While Luis Francia provides a much needed inventory of the horrific consequences of Philippine president Arroyo's support of the Bush Administration, including 900 extrajudicial killings over the past six years, we must broaden our historical view of US-Philippines colonial relations. Francia states that the Armed Forces of the Philippines (AFP) have "battled the Maoist New People's Army, the Moro National Liberation Front and the Moro Islamic Liberation Front for decades without any US advisers on hand." In addition, the United States had a "brief hiatus in the 1990s." Has the US ever left its colonial possession in Southeast Asia?
Since the granting of Philippine "independence" in 1946, all AFP decisions must have approval from the Pentagon. Nineteen forty-seven's Military Bases and Military Assistance Agreements led to the Joint US Military Advisory Group (JUSMAG), which established permanent US military advisers to the AFP. As a result, the US never had a hiatus in the 1990s. The AFP has always been (and continues to be) a vehicle for US military control of Philippine society.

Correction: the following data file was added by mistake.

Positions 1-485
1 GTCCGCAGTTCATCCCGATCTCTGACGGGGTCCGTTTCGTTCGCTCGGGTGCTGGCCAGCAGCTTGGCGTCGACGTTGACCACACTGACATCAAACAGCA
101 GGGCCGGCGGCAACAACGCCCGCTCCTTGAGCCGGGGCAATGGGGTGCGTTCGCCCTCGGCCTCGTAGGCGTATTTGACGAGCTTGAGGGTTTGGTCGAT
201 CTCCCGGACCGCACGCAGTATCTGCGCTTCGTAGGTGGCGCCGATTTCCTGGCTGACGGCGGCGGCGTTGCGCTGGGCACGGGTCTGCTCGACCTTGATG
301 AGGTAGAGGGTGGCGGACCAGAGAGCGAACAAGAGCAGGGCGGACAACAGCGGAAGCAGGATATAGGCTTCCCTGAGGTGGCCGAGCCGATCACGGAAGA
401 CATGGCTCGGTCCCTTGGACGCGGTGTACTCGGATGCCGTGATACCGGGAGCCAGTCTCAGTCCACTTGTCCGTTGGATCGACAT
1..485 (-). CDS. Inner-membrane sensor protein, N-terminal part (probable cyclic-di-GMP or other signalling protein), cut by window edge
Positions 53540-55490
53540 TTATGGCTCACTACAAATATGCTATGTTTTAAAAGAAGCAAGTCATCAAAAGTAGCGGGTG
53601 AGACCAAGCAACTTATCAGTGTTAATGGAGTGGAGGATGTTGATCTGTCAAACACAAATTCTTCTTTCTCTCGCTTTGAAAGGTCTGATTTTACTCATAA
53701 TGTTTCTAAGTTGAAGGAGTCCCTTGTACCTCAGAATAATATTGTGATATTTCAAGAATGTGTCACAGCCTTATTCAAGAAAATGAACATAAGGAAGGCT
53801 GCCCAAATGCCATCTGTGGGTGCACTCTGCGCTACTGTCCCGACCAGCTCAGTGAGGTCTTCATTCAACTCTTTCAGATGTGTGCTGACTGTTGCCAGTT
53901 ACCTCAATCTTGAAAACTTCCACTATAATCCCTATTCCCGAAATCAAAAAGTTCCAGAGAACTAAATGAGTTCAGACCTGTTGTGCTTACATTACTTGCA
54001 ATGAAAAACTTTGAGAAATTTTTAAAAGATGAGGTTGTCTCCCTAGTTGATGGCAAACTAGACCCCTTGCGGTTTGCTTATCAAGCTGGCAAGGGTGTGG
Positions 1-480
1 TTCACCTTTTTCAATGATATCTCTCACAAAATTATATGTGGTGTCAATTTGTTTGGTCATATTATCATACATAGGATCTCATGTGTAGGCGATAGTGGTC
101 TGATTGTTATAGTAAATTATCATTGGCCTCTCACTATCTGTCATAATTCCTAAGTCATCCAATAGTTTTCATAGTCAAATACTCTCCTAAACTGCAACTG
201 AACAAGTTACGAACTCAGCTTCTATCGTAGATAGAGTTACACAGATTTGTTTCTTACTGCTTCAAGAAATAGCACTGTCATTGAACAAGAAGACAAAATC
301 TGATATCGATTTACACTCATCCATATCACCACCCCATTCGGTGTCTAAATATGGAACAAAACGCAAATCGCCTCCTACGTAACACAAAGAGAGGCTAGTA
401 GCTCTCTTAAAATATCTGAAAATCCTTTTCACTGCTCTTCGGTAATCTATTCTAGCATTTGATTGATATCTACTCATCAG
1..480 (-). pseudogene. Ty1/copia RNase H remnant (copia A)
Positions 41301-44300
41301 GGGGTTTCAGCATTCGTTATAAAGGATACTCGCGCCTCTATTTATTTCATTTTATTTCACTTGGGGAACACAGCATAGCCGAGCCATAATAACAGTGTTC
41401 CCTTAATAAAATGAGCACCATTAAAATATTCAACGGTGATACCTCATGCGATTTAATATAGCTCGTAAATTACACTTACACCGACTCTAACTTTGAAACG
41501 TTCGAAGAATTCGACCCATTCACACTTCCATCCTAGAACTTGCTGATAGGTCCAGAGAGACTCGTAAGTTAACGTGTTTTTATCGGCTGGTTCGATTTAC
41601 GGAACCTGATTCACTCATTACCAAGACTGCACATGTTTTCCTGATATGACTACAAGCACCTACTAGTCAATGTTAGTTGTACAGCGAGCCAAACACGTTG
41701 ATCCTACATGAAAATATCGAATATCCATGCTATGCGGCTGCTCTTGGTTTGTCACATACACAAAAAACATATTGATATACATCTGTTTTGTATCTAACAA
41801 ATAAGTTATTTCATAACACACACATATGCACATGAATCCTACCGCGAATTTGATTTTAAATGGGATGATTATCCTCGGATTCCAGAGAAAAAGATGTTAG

Consequences of US military control have been felt in various ways in the Philippines throughout the decades since "independence": from counterinsurgency efforts (the containment of peasant insurgencies of the 1940s/50s to the extrajudicial killings under the Arroyo administration today) to the development of an oppressive neocolonial society, complete with indigenous elite, US-backed Philippine administrations, widespread poverty and environmental destruction. (See Schirmer and Shalom's The Philippines Reader, an invaluable resource from South End Press.)
It's imperative to grasp the history of US Empire so that we can sharpen our critique and make necessary connections. What we see happening with the occupation of Iraq is very much informed by this history of relentless US control of the Philippines.
Jeffrey Arellano Cabusao
Jan 14 2008 - 3:07pm